Starting with Scorecard Harry, all the Stevenses have thrived on hard work and long hours. And they have kept themselves close to the source of their profits. Frank, who took over the leadership after Harry's death, loaded soda trays at the Polo Grounds the night of the Dempsey-Firpo fight, and the tradition has persisted. Late one night at the office a few years ago, Frank and Bill were going over accounts. "We've missed one thing in this business," said Bill. "We don't have anything to do between one and 8 in the morning."

Even the post-midnight hours were busy at one Stevens branch in 1958. An 18-inch snowstorm at Bowie racetrack in Maryland marooned thousands of people for the night. The concessions manager, Raymond Hartshorn, closed down the bars but kept the food stands open, giving away 60 pies, 300 cakes, 3,100 hot dogs, 6,831 sandwiches and 8,136 cups of coffee (all paid for later by the track). People slept on dining-room tables with tablecloths for blankets. Others played dice with sugar cubes. "We managed to feed them all, but I don't know how," said Hartshorn. "We even managed to serve breakfast. Luckily, we had a large supply of bread on hand. I stayed up until 5 o'clock the next afternoon directing the operation."

Hartshorn should have been pleased with his staff's performance, but concessionaires are hard to satisfy. On his way home through the snow, he suddenly sat up straight in his car seat and got furious. "How did we have that much bread left on a Saturday?" he fumed.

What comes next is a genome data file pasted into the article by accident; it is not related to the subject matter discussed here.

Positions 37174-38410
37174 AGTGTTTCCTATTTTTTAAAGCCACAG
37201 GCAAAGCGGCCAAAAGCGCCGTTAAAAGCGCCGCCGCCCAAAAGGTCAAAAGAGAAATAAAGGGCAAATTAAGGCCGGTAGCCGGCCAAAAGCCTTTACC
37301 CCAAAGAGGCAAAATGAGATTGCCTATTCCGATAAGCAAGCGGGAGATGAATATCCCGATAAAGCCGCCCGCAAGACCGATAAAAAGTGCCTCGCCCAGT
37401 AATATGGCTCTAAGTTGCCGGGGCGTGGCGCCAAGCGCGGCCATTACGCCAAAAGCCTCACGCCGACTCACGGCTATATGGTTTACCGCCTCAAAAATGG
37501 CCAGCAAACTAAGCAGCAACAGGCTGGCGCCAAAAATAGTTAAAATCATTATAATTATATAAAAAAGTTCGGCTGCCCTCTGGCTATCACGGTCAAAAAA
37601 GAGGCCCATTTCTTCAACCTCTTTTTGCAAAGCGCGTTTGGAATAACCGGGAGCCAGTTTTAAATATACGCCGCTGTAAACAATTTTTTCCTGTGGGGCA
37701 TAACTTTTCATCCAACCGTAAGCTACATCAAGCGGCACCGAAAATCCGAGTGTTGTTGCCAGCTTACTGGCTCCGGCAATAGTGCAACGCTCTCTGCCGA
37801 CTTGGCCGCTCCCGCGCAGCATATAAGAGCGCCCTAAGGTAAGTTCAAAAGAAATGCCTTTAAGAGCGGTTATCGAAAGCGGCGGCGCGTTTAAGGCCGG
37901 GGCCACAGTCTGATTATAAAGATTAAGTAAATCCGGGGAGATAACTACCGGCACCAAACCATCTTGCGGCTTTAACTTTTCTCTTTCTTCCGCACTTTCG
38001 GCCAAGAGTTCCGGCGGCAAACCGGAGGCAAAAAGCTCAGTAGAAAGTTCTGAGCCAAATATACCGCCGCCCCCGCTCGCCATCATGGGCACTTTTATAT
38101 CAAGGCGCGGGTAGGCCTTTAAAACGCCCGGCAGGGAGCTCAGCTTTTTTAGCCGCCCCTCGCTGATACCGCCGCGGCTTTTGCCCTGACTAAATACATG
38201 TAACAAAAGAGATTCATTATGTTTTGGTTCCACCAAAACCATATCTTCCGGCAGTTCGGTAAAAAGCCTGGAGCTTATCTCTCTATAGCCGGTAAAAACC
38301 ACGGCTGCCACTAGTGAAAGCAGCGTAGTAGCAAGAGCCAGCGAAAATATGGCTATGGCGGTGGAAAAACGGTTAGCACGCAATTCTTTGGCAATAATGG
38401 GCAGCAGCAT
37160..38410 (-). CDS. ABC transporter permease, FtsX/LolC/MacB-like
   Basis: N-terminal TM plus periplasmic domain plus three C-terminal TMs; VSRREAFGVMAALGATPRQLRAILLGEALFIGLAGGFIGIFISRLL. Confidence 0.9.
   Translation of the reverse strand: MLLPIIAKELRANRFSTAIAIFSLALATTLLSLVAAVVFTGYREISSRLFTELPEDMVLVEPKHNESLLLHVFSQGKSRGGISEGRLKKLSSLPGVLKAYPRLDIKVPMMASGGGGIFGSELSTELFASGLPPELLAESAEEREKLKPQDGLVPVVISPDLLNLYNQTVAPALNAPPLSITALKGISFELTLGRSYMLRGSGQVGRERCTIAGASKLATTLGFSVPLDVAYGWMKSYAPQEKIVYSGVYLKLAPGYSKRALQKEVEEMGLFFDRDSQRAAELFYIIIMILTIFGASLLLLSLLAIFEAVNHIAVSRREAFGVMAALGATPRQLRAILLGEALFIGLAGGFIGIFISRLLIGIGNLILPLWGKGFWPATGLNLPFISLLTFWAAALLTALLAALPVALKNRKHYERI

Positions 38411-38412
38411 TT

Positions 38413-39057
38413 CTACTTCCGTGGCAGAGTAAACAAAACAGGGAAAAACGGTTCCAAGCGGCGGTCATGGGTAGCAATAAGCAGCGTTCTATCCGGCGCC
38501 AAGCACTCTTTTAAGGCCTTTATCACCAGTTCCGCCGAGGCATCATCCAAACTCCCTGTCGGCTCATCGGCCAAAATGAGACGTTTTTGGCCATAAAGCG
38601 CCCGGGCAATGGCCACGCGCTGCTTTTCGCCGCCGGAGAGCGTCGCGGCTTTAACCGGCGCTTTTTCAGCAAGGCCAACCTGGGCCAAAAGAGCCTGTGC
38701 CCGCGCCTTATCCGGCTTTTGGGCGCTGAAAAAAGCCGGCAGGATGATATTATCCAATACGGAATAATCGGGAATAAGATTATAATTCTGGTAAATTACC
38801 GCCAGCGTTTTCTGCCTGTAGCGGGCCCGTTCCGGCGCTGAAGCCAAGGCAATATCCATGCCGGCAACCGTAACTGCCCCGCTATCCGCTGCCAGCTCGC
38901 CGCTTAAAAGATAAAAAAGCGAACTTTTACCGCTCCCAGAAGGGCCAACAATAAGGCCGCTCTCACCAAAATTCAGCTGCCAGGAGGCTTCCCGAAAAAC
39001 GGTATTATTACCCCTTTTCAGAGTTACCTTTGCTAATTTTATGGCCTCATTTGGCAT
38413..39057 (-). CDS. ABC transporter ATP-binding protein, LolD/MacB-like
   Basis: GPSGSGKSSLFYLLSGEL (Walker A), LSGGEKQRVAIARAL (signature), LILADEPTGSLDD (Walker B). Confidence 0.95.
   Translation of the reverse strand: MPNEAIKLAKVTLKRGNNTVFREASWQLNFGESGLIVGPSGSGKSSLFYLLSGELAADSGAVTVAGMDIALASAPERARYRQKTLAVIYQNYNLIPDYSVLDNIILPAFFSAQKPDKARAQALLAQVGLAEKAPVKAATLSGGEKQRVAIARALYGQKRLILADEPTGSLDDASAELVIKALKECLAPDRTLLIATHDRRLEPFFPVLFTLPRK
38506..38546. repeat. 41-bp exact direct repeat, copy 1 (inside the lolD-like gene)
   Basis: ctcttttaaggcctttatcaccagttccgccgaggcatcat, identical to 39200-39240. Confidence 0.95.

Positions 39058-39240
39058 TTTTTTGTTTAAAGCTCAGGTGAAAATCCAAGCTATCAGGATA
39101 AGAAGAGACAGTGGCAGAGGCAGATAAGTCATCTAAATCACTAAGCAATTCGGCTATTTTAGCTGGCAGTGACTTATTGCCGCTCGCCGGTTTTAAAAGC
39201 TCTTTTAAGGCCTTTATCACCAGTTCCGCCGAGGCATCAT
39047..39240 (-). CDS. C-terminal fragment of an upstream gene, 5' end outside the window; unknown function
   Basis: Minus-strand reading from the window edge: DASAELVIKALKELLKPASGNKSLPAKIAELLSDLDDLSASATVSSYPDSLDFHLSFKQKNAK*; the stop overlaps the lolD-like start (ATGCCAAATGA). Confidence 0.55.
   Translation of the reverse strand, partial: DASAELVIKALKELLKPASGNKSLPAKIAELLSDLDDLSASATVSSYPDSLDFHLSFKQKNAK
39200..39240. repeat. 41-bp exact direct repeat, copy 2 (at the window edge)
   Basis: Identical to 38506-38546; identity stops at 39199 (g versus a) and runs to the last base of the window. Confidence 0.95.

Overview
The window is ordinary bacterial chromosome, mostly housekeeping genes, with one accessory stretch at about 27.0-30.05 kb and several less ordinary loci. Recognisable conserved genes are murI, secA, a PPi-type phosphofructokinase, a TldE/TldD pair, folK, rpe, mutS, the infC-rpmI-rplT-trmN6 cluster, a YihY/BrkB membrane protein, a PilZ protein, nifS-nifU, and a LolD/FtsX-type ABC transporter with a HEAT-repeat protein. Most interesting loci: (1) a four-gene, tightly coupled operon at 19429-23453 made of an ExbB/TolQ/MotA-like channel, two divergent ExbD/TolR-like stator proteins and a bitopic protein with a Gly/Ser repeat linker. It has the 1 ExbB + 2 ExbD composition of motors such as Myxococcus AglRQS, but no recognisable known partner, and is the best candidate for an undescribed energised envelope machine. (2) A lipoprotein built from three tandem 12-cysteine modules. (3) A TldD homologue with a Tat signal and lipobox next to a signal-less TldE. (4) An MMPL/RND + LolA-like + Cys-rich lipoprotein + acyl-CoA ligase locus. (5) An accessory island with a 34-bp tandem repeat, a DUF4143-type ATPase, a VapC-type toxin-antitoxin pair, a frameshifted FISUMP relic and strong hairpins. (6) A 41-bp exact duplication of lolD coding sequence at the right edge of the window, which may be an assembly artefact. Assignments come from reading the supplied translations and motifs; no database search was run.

Willie Cohen, a Stevens employee for 46 years, undergoes a different kind of ordeal once or twice every year. He manages the concessions at both Yonkers and Roosevelt raceways near New York City. The harness tracks use many of the same employees and much of the same equipment, and the trouble comes about because one track normally opens the night after the other closes. Last year Yonkers' second session opened July 29; Roosevelt's last race was over at 11:30 the night before. As usual, Cohen got little sleep, supervising a moving operation that included 100 cash registers, 1,000 silver coffeepots and 1,500 plate covers. An 18-ton trailer hauled some of the equipment, 3�-ton trucks made 10 other trips, and the transition went so smoothly that not one item was broken. By 6 a.m. the kitchen at Yonkers was preparing a full dinner menu.

"The only time things really become hectic is when the Kentucky Derby rolls around," says Joseph Stevens, one of Harry's grandsons. "Although it only lasts one day, it is the biggest day in the sports concession business, and we bring in 1,580 of our workers from all parts of the nation. The moment it ends we start planning for next year." Stevens won the concession rights for the Derby only five weeks before the race of May 3, 1941, and by the time the big day had arrived two new kitchens had been built, six large gas ranges installed and 1,350 employees hired, including 150 boys just to sweep up broken glass.

Before the Kentucky Derby contract went to Stevens, it was held by Sportservice Inc., a Buffalo-based company founded by the three Jacobs brothers, Marvin, Charles and Louis, who long ago established a reputation for refusing to discuss their affairs with anyone. The Derby is about the only thing the Jacobs clan has lost in decades. Sport-service is the giant of the mass-feeding industry, filling fans at 10 major league baseball stadiums and more than 70 racetracks, plus jai alai front�ns, arenas and auditoriums, not only in the U.S. but in Canada, Puerto Rico, England and Italy. An anonymous spokesman, the only kind available at Sportservice, says the firm grosses more than $50 million a year. All Lou Jacobs will say is, "We're in business to sell peanuts."